High Level Business Case Analysis – the customer and vendor jointly analyse the potential improvement projects. The outcome is a joint report providing the high-level business analysis for each potential project. The measure is the number and value of potential projects that have a positive high-level business case ie there’s a good case for proceeding.

Potential Projects Review – the customer and vendor jointly present the results of the high level business cases to the customer executives. The executives then decide which are worth further investigation. The outcome is a list of potential projects that will be further investigated. The measure is the number and value of potential projects moving to the next stage.

Detailed Business Case Analysis – the customer and vendor jointly conduct a detailed review. The vendor may be paid for their work in this step. The outcome is a report with everything the customer needs to get internal approval (assuming the project has a positive business case). The measure is the number and value of potential projects with a positive business case.

Project Decisions – the customer then decides on each potential project based on the business case. The measure is the number and value of projects approved.

Project Commitments – not all approved projects will move forward. They may need to be considered further in the budget process. Or circumstances may change. The final step is for each project to receive the go ahead or commitment. The measure is the number of value of projects that commence.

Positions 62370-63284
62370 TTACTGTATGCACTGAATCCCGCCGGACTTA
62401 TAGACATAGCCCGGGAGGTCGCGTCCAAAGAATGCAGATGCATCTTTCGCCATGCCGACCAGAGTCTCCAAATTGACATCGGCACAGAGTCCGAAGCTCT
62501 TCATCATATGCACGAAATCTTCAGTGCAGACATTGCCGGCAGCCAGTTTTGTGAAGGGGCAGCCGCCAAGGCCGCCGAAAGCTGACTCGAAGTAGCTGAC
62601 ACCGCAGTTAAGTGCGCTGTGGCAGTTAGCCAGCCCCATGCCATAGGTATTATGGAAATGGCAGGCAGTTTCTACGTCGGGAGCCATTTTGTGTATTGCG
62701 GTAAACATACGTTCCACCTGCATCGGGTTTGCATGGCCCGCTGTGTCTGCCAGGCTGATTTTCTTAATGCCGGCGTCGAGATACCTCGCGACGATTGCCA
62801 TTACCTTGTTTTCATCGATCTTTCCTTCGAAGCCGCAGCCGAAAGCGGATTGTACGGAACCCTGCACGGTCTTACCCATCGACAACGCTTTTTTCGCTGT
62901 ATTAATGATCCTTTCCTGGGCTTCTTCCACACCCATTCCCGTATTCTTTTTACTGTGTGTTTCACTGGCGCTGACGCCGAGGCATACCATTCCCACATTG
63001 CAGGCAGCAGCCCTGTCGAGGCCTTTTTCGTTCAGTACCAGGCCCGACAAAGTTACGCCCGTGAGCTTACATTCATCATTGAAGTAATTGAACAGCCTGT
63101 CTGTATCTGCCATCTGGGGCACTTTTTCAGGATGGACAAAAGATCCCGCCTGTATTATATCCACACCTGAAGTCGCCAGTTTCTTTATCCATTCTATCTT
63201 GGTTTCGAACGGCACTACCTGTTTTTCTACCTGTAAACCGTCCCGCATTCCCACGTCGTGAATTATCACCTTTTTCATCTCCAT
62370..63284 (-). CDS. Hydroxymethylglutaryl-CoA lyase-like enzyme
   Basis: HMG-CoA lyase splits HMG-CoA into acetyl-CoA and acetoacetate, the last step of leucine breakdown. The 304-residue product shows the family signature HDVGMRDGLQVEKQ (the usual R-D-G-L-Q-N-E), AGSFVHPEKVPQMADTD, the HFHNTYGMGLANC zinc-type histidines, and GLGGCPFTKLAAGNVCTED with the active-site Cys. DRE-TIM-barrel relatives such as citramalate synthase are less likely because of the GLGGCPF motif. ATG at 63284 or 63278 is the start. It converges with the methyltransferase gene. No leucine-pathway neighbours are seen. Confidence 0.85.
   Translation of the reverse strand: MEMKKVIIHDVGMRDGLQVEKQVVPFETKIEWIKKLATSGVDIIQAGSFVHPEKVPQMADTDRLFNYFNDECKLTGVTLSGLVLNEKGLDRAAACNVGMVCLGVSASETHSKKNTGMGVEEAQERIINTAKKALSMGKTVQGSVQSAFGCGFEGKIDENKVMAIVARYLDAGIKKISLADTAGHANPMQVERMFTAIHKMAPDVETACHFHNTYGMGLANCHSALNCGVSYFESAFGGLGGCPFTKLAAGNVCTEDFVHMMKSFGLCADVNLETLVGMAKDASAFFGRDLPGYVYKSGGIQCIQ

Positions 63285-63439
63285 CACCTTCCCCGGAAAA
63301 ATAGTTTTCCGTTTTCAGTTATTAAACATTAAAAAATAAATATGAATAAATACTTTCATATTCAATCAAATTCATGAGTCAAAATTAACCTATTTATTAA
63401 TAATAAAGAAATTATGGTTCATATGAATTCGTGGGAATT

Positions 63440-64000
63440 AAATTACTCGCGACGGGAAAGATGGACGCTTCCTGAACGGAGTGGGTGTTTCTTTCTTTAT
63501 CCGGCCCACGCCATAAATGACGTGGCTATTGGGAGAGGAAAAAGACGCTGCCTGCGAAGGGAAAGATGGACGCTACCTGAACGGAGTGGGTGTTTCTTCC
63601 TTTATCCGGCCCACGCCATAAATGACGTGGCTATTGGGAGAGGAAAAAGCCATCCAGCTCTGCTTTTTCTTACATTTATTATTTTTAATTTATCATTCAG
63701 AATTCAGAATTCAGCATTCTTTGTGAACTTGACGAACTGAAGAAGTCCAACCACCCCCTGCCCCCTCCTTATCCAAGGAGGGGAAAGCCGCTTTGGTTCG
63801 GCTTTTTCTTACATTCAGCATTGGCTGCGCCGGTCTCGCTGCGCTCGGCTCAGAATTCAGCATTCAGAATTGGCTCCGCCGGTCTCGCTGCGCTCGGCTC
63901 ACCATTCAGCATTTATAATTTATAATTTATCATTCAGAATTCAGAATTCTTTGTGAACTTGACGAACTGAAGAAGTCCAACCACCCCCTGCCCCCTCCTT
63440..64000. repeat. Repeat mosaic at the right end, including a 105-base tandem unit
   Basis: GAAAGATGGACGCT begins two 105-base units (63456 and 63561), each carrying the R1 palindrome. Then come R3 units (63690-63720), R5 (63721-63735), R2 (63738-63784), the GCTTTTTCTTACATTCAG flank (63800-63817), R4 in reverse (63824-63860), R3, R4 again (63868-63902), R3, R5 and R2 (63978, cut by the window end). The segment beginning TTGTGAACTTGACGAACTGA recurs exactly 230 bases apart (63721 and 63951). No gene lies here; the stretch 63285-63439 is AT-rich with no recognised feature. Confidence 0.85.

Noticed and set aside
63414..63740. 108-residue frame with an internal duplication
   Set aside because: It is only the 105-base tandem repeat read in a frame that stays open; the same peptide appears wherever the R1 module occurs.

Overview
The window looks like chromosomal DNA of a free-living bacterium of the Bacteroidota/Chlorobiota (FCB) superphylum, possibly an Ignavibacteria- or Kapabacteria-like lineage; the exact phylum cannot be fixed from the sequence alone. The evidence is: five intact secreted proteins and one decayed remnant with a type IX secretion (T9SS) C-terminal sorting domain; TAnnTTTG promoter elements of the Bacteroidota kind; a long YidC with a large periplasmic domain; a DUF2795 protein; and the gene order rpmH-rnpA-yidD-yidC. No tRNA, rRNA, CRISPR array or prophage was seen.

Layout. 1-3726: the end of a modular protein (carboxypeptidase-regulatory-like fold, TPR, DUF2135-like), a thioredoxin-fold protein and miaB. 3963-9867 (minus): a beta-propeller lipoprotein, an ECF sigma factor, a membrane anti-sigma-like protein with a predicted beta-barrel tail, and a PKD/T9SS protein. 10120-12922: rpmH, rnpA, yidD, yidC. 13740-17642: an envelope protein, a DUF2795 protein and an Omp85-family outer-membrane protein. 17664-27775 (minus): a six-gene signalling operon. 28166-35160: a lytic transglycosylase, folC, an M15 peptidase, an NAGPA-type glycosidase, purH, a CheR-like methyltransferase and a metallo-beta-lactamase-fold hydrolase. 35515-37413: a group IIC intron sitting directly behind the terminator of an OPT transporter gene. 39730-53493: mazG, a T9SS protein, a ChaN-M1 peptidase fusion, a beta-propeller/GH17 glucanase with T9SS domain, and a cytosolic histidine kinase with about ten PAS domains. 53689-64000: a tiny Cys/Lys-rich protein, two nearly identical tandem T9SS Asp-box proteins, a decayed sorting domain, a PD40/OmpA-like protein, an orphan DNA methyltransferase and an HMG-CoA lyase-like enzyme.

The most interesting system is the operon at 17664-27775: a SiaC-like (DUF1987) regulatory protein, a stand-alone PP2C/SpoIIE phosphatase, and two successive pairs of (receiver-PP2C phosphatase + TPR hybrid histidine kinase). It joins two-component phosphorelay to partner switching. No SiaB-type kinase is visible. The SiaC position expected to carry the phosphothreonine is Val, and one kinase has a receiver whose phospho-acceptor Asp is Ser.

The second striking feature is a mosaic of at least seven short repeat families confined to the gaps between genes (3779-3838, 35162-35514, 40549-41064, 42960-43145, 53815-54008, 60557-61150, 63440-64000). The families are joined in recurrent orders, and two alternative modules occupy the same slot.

The final phase is Prosper. The customer and vendor jointly monitor and measure the success outcome (the business result top management regard as success). They then cycle back to the periodic business review for ongoing improvements. The measure is the agreed measures for the success outcome, monitored over time.


Here’s how the measures of the lifecycle unfold for a vendor of complex products –


  • Attention – visitors to website
  • Interest – time and downloads from the website
  • Online Interaction – time on and use of interactive tools, value of suspects who approach the vendor


  • Periodic business review – value of potential projects
  • High-level business case – value of potential projects with positive high-level business case
  • Potential projects review – value of potential projects approved for further investigation
  • Detailed business case – value of potential projects with positive business case
  • Project approvals – value of projects the customer plans to move forward
  • Project Commitments – value of projects commenced.


  • Project setup – the degree to which the ‘ideal project’ is established
  • Project execution – the degree to which the ideal process was followed
  • Measure and report – the results achieved


  • Ongoing measurement of the customer’s success outcome

From the Evaluate phase onwards, the measurement is done jointly with the customer. The vendor will separately measure elements such as retention, ideal product usage (key features), upsell and cross-sell.

Outcome of Lifecycle Measurement

The objective is to track a customer’s progress on the path to success realisation. Each step has a measure designed to track how the customer is moving through the lifecycle. By measuring each step, the vendor can see both their own pipeline of revenue and how well the customer is progressing towards their own success.

And if customers enjoy success, they spend more with the vendor. Everyone wins.